Two books in one in a flip dos-à-dos format: The story of Aleksandar Hemon’s parents’ immigration from Sarajevo to Canada and a book of short memories of the author’s family, friends, and childhood in Sarajevo
In My Parents
, Aleksandar Hemon tells the story of his parents’ immigration from Bosnia to Canada—of the lives that were upended in the Siege of Sarajevo and the new lives his parents were forced to build. As ever with his work, he portrays both the perfect, intimate details (his mother’s lonely upbringing, his father’s fanatical beekeeping) and a sweeping, heartbreaking history of his native country, from the rule of Otto von Bismarck to the massacres that shocked the world. It is a story full of many Hemons, of course—his parents, sister, uncles, cousins—and also of German occupying forces, Yugoslav communist revolutionary partisans, royalist Serb collaborators, and a few befuddled Canadians.My Parents
is Hemon at his very best, grounded in stories he has heard and told many times—lovingly polished in the telling, but still he makes them exhilarating and fresh, summoning unexpected, laugh-out-loud humor in the midst of the saddest stories, and then unsparingly smashing your heart to bits with a shocking, beautiful metaphor and a perfectly precise observation. In the words of Colum McCann, “Aleksandar Hemon is, quite frankly, the greatest writer of our generation.” And Hemon has never been better than in My Parents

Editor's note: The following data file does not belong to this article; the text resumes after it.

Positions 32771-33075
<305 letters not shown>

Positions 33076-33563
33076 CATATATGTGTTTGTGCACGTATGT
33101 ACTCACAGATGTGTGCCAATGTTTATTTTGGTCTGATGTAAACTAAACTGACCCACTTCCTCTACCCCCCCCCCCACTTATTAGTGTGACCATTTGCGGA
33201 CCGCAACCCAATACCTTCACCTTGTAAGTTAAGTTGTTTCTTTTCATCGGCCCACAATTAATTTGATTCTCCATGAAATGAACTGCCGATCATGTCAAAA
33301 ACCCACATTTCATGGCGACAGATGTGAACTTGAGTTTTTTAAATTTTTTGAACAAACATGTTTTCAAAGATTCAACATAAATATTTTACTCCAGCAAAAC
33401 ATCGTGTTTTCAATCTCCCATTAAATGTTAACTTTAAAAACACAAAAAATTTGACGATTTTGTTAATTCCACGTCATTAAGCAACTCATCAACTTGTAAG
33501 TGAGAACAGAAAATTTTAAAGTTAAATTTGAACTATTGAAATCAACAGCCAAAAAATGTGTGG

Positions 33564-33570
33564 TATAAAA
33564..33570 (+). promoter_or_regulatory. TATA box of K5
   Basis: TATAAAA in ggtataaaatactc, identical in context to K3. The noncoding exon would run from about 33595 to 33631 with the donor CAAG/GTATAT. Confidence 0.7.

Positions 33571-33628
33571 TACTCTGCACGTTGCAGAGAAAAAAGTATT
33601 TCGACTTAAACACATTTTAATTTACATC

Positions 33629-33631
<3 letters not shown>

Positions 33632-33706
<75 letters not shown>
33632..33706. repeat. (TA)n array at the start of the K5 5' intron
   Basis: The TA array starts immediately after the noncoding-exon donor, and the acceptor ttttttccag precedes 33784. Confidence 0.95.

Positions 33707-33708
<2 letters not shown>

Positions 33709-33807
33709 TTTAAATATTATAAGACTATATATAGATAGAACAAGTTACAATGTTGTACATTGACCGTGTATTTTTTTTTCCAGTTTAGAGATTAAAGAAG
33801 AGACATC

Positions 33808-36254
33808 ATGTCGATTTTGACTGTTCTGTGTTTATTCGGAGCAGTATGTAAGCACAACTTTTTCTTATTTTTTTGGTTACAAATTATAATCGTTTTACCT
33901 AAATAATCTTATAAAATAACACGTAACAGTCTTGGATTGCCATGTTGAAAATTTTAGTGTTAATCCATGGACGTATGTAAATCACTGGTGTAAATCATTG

. And the moment has never been more ready for—the world never more in need of—his voice.This Does Not Belong to You
is the exhilarating, freewheeling, unabashedly personal companion to My Parents
. It stands on its own, of course, a perfect shot of Hemon at his most dazzling and untempered, a series of beautifully distilled memories and observations and explosive, hilarious, heartbreaking miniatures. But it is also the perfect complement to a major work from a major writer who is about to become unignorable.
Hemon was introduced to the literary world with a book of short stories, The Question of Bruno
, that was defined as much by an aching nostalgia for a lost Sarajevo childhood as by his brain-sizzling ability to make the English language feel new again. The New York Times
declared the book the arrival of “an extraordinary writer: one who seems not just gifted but necessary.” More than anything he has written since, This Does Not Belong to You
recalls that introduction—it thrills, it dazzles, it makes you sit back in awe and rock forward in wonder; it makes you cry so hard you’re laughing, laugh so hard you’re crying, reminds you why you love a writer who’s just so, so good at what he does.